In fact, Glenn was contacted before that August night in Jordan. Longtime local activist Ron Edwards confirms that he called one of Glenn's superiors in the justice department days before, at the behest of a group called Communities United Against Police Brutality. After meeting with Edwards and various black leaders, two local civil rights attorneys wrote a letter that arrived at Glenn's office on August 21. By nightfall on August 23, she was touring the neighborhood.
Glenn is cagey about "a blueprint" that her office has about proceeding with mediation, but an agreement she forged with the mayor of Canton, Ohio, in June 2000 calls for a better internal affairs system for the police department, "cultural diversity training" for police officers, and the establishment of a citizen-police relations commission. (Minneapolis's own such commission, the Civilian Review Authority, is undergoing a major restructuring.)
"Our job is to implement communication," Glenn says, and quickly adds, "We do like to get written agreements."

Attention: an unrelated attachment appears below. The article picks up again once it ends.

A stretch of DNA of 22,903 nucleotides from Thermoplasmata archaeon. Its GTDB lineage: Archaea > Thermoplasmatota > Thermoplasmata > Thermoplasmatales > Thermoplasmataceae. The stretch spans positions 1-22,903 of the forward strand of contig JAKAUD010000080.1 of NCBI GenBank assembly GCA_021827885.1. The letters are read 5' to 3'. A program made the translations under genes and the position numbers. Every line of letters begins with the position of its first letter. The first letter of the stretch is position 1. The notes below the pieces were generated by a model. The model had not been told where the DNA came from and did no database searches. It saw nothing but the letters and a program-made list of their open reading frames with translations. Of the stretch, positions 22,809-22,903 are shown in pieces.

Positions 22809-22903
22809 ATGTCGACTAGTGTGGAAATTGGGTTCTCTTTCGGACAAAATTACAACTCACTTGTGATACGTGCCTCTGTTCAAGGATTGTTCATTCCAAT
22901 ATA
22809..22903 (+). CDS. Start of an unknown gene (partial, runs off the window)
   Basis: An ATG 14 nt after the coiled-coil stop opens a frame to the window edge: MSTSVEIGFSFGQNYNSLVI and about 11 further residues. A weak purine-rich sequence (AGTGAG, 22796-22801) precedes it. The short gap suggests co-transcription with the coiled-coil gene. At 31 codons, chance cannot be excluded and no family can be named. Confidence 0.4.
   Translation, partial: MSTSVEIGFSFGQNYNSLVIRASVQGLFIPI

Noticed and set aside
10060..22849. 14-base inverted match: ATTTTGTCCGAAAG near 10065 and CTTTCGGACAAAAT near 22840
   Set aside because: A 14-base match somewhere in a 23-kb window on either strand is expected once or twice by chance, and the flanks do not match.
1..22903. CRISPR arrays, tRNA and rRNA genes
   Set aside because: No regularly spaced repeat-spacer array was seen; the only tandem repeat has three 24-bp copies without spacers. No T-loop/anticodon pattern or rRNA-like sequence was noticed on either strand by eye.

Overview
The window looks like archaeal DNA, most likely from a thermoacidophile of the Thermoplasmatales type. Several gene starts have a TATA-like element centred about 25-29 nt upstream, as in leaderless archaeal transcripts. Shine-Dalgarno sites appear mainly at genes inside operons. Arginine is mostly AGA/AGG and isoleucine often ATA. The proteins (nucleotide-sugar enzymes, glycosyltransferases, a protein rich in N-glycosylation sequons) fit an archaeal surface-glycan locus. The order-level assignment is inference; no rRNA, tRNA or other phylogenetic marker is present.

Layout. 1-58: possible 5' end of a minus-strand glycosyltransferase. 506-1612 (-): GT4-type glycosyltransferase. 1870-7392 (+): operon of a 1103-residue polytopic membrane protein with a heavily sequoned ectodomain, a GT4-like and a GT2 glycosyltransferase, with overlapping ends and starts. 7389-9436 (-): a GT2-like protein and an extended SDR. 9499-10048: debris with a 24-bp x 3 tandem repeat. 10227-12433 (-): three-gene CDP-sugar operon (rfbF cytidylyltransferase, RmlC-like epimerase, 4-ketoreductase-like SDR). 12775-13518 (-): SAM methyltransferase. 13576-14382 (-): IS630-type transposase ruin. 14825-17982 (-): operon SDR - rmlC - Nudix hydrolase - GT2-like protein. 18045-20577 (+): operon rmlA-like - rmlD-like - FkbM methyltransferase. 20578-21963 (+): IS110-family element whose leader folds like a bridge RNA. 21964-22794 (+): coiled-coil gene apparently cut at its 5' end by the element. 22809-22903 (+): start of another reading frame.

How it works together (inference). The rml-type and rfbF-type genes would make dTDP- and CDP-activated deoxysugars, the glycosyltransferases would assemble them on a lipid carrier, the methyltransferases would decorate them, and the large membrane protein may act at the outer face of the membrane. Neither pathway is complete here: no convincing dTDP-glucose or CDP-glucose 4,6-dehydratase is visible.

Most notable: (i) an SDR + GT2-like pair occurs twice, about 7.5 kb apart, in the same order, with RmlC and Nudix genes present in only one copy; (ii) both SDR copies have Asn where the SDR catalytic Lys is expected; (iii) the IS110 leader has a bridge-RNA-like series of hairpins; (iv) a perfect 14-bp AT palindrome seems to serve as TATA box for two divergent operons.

It's also clear that Glenn wants to have control over which members of which communities come to the table. This has led to misgivings about her role from city leaders. As Barb Johnson said in the September 13 city council meeting: "What is community? And who is on that community? I'm wondering whether we want a federal mediator--or is there another way?" This elicited boos from the crowd.
"It isn't clear to me where we go from here," says the Sixth Ward's Dean Zimmermann, an outspoken critic of police behavior and a supporter of Schiff's original motion. "Barb Johnson says there are other channels to look at, but those channels don't work. People get attention when they take it to the streets. We can't wait until things get really ugly."
Some council members believe that one of the two committees looking at mediation-- public safety and health and human services--will refer the matter back to the entire council soon.
"The city wants to decide who comes to the table on behalf of 'the community,'" argues Ron Edwards. "It's bullshit. I think it's rather racist, myself. People worry about Ashcroft coming to town now, but something more is going to happen, and when it does, then Ashcroft will be here with 2,000 federal marshals."